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Home | Daily Dose | Millennials Use ‘Bank of Mom and Dad’ for Down Payment Help
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Millennials Use ‘Bank of Mom and Dad’ for Down Payment Help

Survey results released Wednesday shows half of Millennials plan to seek help from family in putting together down payment funds for a home.

According to a consumer survey conducted by Trulia, 60 percent of American adults age 18–34 say a lack of savings, poor credit, and severe debt stand between them and homeownership. As a result, 50 percent would have to ask for help from their parents or grandparents to put together enough money to clear the initial hurdle of making a down payment.

"Saving up for a down payment is a big obstacle and it can make the home buying process even more intimidating," said Michael Corbett, a real estate expert at Trulia.

For those having to turn to the "Bank of Mom and Dad," Corbett says all parties involved should treat the matter like a bank loan—complete with a written contract and negotiated monthly payments—in order to avoid "woes among family members."

In other strategies, 37 percent of Millennials surveyed said they plan to take on a second job in order to save up, and 22 percent intend to use a state or federal government program for assistance.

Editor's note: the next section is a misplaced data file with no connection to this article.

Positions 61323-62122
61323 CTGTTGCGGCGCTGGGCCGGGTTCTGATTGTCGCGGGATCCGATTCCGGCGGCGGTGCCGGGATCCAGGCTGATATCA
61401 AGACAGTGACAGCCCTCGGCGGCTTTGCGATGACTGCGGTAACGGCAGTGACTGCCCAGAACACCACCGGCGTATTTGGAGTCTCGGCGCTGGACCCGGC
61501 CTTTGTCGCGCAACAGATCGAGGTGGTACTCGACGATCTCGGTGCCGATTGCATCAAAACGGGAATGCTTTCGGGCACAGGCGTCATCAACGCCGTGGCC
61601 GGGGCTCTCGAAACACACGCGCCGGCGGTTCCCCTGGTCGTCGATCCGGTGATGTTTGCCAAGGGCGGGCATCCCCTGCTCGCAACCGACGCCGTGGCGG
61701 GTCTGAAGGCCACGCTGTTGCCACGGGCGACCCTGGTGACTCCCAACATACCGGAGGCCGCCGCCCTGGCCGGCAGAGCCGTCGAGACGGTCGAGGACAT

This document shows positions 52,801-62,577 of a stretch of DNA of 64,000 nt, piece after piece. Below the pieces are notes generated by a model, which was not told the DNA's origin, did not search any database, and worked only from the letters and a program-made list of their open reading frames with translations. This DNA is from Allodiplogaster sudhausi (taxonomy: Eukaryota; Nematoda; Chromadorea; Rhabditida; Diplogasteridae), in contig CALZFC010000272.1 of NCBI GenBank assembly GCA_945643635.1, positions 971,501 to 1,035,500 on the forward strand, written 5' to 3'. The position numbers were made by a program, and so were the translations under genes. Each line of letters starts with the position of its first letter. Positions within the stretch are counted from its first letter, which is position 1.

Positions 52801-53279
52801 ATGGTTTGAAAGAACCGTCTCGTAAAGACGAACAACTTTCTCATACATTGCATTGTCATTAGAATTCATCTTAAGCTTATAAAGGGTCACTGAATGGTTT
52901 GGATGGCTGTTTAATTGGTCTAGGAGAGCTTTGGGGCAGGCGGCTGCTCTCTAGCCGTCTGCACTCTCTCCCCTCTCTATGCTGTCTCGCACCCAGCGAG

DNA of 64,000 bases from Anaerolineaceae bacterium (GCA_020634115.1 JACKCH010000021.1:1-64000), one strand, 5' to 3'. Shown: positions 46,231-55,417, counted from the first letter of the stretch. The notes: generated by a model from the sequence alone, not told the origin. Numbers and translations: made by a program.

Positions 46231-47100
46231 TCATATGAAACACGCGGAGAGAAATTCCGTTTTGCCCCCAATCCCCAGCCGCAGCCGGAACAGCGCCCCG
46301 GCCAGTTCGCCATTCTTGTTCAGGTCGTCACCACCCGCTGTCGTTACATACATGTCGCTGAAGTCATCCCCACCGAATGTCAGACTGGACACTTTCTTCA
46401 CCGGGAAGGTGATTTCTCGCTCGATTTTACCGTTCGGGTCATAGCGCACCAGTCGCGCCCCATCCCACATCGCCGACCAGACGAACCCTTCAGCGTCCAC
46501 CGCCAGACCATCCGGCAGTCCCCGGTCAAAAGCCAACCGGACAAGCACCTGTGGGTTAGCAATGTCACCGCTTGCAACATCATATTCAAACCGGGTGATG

Meanwhile, as prices rise, nearly seven in 10 respondents said they've narrowed their shopping to homes priced under $200,000. However, nearly half don't know how much money they would even need for a down payment, and out of those that do, two in five say they would put down less than 10 percent—a choice Corbett warns against.

"The goal should be a 20 percent down payment," he said. "It gives you some equity from the start, gets you a lower interest rate, reduces your monthly mortgage payment and lets you avoid [private mortgage insurance] monthly fees."

In another study released by TD Bank in late May, 65 percent of homebuyers in the last decade said mortgage insurance premiums brought their monthly expenses up higher than expected, with 30 percent of Millennials admitting the higher cost of insurance has forced them to delay their house purchase or seek a smaller home.

The study also found that, despite the state of their finances, many Millennials would be unwilling to part with what the company calls "life's little luxuries." According to Trulia's findings, the top item young adults today say they could never give up is their car (65 percent), followed by their smartphone (45 percent).

Also making the list of "must-have" expenses are cable and Netflix subscriptions, with 20 percent and 15 percent unwilling to sacrifice their subscriptions, respectively.

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About Author: Tory Barringer

Tory Barringer
Tory Barringer began his journalism career in early 2011, working as a writer for the University of Texas at Arlington's student newspaper before joining the DS News team in 2012. In addition to contributing to DSNews.com, he is also the online editor for DS News' sister publication, MReport, which focuses on mortgage banking news.

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